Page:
BUT THE RECEIVERS arguably are the least of WSU's offensive problems, which again were on display at Utah. Most offensive lines at least perform decently in either run or pass blocking. The Cougars are overmatched in both areas, though. Their problems in the latter accentuate the worst attributes of Tuel, who has a tendency to hold onto the ball too long, while the constant pressure highlights the downside of Halliday's eagerness to make a big play.

WSU entered the game allowing an FBS-worst 4.25 sacks per game – the Cougars surrendered six at Utah – and the least prolific run offense in the nation. Some of those can be corrected through recruiting, and Leach has commitments from several running backs and wide receivers for the class that signs in February. Some of them can even make an impact early.

But the struggles of the offensive line might be the most troubling aspect of the rebuilding job Leach faces. Among the players signed during former coach Paul Wulff's four recruiting class, John Fullington is the only offensive lineman to make an impact coming out of high school.

Wulff seemed to recognize that late in his tenure and Leach signed four offensive linemen – Denzell Dotson, Sam Flor, Eduardo Middleton and Pierson Villarrubia – he recruited, but asking them to stabilize an offensive line next year as redshirt freshmen probably is too much. That means improvement needs to start with the current group. Among the line's recent starters, only senior Wade Jacobson does not return next season. Now three-quarters into the season, the unit needs to begin pick up the nuances of Leach's Air Raid offense, which requires wider splits along the line.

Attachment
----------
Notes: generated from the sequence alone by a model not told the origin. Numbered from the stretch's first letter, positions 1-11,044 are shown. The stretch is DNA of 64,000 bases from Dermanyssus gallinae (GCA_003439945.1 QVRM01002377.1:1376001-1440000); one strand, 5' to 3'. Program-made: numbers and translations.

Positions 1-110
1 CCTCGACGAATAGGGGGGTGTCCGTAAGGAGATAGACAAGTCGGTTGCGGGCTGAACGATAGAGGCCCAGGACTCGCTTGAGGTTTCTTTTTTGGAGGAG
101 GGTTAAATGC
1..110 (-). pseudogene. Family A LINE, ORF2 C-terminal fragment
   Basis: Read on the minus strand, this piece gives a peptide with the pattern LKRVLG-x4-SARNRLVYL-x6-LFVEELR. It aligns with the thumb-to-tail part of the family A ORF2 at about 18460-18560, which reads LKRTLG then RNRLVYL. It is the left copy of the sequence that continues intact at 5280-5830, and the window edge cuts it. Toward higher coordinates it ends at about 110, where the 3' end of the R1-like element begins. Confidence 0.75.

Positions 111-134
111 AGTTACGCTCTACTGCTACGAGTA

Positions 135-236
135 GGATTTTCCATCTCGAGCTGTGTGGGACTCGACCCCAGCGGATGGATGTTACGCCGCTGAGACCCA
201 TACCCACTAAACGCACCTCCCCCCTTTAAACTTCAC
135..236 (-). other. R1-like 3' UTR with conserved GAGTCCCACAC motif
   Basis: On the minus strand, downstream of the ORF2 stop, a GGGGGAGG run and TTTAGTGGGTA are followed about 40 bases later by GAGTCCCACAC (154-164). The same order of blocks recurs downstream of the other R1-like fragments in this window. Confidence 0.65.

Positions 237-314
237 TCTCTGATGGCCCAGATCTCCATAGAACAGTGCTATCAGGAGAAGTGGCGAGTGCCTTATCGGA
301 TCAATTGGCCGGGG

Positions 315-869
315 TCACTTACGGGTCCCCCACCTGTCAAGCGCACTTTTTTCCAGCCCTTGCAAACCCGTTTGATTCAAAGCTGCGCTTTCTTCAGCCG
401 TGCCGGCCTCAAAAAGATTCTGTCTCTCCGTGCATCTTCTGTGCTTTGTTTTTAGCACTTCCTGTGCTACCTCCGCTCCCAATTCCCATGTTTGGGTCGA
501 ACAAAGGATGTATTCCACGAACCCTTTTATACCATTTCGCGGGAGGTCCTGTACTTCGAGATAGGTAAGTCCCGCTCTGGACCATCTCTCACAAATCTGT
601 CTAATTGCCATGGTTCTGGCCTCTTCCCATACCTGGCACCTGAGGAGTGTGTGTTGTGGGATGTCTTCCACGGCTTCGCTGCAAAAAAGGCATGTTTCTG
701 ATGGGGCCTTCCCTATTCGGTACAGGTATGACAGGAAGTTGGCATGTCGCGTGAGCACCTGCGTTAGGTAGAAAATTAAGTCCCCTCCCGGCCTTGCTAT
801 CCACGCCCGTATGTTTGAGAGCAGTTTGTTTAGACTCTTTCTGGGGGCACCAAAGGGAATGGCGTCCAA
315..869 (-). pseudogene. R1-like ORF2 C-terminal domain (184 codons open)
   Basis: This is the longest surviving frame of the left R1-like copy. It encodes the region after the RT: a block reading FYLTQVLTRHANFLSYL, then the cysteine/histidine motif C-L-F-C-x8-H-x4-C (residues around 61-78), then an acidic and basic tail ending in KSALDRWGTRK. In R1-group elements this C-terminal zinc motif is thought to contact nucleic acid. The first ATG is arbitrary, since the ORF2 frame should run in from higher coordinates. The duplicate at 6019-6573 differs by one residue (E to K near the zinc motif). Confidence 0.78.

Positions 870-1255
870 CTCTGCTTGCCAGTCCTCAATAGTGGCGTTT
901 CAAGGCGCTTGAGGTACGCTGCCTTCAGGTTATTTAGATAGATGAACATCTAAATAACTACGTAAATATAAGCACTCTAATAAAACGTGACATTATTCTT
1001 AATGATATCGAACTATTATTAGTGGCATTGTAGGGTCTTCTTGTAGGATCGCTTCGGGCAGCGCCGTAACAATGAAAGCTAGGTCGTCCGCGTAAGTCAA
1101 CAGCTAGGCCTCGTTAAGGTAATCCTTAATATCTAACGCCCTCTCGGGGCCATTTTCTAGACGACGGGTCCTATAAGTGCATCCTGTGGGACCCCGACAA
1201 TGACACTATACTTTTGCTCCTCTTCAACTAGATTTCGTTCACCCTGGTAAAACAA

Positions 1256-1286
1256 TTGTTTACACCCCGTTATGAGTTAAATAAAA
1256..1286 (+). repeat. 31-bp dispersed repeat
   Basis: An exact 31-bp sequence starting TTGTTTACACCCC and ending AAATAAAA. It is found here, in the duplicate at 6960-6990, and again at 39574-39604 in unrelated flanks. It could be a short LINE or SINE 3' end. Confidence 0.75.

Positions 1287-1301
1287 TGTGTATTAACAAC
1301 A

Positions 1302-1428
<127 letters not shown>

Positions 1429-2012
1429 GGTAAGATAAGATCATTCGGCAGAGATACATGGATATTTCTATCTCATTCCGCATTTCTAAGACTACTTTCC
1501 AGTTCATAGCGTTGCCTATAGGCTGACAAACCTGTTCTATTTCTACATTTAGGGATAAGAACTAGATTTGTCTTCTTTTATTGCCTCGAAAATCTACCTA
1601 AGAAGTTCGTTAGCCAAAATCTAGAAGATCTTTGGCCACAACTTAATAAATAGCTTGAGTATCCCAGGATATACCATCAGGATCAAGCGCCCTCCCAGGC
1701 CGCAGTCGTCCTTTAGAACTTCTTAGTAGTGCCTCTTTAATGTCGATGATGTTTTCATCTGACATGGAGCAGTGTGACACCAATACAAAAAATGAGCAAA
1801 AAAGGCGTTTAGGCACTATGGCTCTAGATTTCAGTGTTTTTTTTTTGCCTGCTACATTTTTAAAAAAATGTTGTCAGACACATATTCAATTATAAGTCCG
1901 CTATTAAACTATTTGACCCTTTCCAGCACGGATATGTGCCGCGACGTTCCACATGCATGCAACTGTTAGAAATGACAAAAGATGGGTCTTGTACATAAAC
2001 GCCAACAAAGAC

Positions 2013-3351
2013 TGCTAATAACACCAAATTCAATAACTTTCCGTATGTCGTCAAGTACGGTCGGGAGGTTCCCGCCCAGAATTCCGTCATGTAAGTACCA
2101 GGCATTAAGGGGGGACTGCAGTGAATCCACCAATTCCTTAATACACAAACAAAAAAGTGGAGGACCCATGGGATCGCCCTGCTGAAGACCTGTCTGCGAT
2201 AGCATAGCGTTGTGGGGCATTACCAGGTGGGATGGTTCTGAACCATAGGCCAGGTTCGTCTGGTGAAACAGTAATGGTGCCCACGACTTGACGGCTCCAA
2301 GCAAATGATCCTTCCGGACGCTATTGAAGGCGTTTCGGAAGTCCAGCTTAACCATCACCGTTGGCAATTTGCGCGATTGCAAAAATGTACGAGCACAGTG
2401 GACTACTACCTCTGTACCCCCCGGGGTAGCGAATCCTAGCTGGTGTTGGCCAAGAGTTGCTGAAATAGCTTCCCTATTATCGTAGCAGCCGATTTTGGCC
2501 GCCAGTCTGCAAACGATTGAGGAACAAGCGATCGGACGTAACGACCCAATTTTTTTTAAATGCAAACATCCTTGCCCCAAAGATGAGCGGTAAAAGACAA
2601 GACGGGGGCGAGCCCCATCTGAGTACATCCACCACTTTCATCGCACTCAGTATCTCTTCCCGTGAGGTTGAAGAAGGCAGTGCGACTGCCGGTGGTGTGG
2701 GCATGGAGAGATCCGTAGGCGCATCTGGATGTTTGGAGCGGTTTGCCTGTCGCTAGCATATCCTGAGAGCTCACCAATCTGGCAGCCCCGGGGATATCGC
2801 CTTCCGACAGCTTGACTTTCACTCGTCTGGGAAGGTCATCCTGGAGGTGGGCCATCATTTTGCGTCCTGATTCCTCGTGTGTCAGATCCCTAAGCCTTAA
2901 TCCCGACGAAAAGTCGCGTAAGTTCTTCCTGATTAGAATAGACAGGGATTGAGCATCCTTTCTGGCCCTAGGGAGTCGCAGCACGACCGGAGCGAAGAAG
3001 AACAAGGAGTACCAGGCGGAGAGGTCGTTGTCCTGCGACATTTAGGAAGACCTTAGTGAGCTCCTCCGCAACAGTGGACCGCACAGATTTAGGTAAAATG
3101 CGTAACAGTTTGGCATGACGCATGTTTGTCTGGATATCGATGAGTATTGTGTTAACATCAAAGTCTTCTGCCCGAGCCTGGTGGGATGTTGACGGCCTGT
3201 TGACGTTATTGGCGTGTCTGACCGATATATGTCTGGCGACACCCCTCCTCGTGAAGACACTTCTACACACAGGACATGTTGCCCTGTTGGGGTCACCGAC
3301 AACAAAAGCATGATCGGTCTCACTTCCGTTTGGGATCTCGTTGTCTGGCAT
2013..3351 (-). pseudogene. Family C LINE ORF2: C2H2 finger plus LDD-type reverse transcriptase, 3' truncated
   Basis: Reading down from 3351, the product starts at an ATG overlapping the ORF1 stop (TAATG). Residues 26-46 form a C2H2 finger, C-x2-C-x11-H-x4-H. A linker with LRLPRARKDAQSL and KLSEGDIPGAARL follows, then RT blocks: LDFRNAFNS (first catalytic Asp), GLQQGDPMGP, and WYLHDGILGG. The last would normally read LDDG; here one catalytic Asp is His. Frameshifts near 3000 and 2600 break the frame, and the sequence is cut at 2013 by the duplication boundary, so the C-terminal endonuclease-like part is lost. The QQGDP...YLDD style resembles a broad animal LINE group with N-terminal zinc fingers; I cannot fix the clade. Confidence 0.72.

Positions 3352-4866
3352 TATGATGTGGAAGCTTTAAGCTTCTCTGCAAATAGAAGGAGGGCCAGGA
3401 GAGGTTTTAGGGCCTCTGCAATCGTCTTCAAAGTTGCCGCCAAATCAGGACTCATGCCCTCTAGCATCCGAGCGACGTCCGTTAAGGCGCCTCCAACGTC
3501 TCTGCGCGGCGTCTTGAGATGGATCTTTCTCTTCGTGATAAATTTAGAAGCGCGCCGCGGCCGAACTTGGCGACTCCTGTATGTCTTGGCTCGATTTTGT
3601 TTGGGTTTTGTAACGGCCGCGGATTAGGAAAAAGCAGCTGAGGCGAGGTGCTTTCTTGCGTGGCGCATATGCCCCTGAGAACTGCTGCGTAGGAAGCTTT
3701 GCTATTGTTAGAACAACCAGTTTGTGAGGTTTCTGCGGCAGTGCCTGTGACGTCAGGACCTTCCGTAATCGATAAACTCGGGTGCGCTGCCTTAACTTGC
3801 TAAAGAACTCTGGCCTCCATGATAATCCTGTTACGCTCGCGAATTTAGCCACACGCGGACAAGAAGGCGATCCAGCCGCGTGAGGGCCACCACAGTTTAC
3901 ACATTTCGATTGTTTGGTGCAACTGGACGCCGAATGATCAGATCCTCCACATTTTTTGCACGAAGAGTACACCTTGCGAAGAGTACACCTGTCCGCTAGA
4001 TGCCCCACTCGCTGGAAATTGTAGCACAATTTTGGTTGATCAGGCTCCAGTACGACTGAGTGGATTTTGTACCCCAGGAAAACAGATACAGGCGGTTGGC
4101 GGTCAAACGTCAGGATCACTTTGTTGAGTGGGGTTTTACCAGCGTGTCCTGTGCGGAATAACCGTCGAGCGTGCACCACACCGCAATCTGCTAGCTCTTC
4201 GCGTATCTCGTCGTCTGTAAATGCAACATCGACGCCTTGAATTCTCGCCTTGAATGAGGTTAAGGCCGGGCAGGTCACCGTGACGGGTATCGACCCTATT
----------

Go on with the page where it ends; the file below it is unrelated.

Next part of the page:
"Our five couldn't whip their two," said Leach, whose line blocked for a running game that produced negative-4 yards. "That's just ridiculously inexcusable."

Leach believes that is relates more to effort than a talent deficiency.

"The offensive and defensive lines gave the least courageous effort I've seen in my career," he said.

It felt like it permeated throughout the roster Saturday as the Cougars help make a second-division Pac-12 opponent look like a Rose Bowl contender.

"We come out here with a great opportunity and we didn't have good effort," Leach said. "That's what's most disappointing."

When WSU looked like an empty corpse two years ago, it responded with three of its best efforts of the season, including a win at Oregon State.

Unless this group of Cougars can respond in similar fashion, WSU will have little more to look forward to this year than Leach's biting commentary.

TURNING POINT OF THE GAME: White's first touchdown came directly after a three-and-out for the Cougars. WSU's offense repeatedly failed to sustain any drives.

CATCH OF THE GAME: Kristoff Williams made a nice play on the Cougars' lone score to secure the ball while making sure he had at least one foot down in the back of the end zone.

STAT OF THE GAME: Utah had 205 rushing yards to negative-4 for WSU. Repeatedly sustaining drives without any running game is difficult.

MISLEADING STAT OF THE GAME: The Cougars had more passing yards, 259 to 248, than the Utes. But Utah's average completion resulted in nearly twice as many yards (9.5 to 4.8) as WSU.

LEADING TACKLERS: Defensive back Anthony Carpenter had 11 stops, while linebacker Chester Sua added eight.

NEXT GAME: WSU hosts UCLA on Saturday.